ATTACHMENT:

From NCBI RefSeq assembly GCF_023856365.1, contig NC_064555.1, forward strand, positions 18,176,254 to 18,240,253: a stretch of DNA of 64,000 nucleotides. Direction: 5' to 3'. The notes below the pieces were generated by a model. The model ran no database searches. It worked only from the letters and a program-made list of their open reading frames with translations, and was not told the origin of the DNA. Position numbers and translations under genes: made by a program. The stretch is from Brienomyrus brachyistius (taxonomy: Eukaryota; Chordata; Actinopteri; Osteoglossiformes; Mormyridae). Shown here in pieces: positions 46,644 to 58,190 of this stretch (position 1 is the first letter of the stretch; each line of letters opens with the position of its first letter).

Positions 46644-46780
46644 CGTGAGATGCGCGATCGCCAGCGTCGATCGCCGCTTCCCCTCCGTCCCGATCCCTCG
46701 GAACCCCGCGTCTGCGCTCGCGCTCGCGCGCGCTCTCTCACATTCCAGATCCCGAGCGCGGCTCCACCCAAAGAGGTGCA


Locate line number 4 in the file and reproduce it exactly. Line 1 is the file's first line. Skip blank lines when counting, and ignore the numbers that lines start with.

46701 GAACCCCGCGTCTGCGCTCGCGCTCGCGCGCGCTCTCTCACATTCCAGATCCCGAGCGCGGCTCCACCCAAAGAGGTGCA